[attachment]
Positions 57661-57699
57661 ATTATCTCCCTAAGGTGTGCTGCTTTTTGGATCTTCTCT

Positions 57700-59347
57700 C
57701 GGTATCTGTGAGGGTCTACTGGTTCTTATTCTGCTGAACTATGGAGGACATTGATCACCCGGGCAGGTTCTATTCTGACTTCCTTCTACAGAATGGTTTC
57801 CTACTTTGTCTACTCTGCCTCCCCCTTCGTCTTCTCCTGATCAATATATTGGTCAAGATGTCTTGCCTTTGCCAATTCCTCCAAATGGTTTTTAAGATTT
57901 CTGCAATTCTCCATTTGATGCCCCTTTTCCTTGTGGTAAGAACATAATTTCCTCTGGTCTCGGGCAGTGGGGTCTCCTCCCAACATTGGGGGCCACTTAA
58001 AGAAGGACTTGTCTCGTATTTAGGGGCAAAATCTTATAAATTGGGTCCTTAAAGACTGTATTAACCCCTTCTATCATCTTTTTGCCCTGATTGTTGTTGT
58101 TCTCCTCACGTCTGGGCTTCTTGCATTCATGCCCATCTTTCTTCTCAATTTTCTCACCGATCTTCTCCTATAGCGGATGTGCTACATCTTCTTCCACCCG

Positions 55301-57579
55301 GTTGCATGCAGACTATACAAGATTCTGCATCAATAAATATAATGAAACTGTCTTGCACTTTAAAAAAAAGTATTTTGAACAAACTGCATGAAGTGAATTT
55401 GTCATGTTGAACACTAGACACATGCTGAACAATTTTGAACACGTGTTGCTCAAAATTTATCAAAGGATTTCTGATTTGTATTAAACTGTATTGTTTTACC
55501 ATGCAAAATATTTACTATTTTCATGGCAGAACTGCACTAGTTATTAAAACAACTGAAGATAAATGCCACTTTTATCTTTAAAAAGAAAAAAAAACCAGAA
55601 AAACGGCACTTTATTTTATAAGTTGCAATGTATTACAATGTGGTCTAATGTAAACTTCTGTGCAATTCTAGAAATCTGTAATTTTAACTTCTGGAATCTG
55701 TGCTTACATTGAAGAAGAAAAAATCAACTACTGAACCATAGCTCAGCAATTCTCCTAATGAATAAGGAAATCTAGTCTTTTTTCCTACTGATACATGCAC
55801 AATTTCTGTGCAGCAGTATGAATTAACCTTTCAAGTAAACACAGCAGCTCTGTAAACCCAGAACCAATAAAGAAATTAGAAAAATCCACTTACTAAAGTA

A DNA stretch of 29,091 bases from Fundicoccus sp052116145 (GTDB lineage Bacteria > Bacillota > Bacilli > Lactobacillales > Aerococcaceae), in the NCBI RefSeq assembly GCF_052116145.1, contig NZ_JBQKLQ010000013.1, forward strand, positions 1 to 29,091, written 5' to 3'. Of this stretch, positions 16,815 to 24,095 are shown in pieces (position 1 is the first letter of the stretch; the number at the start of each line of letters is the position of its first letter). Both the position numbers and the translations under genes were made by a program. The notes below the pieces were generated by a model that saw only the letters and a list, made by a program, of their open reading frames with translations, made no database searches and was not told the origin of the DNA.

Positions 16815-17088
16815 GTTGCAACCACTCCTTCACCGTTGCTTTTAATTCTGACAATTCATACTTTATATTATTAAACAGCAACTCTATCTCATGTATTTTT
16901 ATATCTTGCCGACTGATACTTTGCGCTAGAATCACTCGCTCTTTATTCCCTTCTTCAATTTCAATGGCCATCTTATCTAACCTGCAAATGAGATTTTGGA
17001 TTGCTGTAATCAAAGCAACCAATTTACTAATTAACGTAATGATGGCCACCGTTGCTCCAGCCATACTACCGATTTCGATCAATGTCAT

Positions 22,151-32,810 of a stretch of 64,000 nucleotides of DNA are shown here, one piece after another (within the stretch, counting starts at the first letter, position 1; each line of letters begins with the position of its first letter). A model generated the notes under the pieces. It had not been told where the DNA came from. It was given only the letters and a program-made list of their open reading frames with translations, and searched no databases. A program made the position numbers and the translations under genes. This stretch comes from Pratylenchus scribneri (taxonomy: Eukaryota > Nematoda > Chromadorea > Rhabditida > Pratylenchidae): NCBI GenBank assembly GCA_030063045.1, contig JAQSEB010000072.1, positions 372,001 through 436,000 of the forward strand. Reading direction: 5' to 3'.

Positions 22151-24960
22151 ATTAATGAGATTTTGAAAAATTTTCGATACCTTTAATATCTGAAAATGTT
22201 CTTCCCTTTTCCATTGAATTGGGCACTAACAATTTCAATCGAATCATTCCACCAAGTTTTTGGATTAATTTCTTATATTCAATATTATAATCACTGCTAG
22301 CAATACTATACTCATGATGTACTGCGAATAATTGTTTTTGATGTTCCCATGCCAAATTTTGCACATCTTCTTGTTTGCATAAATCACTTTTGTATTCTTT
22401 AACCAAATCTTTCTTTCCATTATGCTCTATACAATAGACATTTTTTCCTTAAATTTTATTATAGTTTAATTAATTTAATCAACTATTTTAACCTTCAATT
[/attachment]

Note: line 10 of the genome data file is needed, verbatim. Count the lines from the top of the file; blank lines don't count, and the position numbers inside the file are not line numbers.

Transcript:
Positions 55301-57579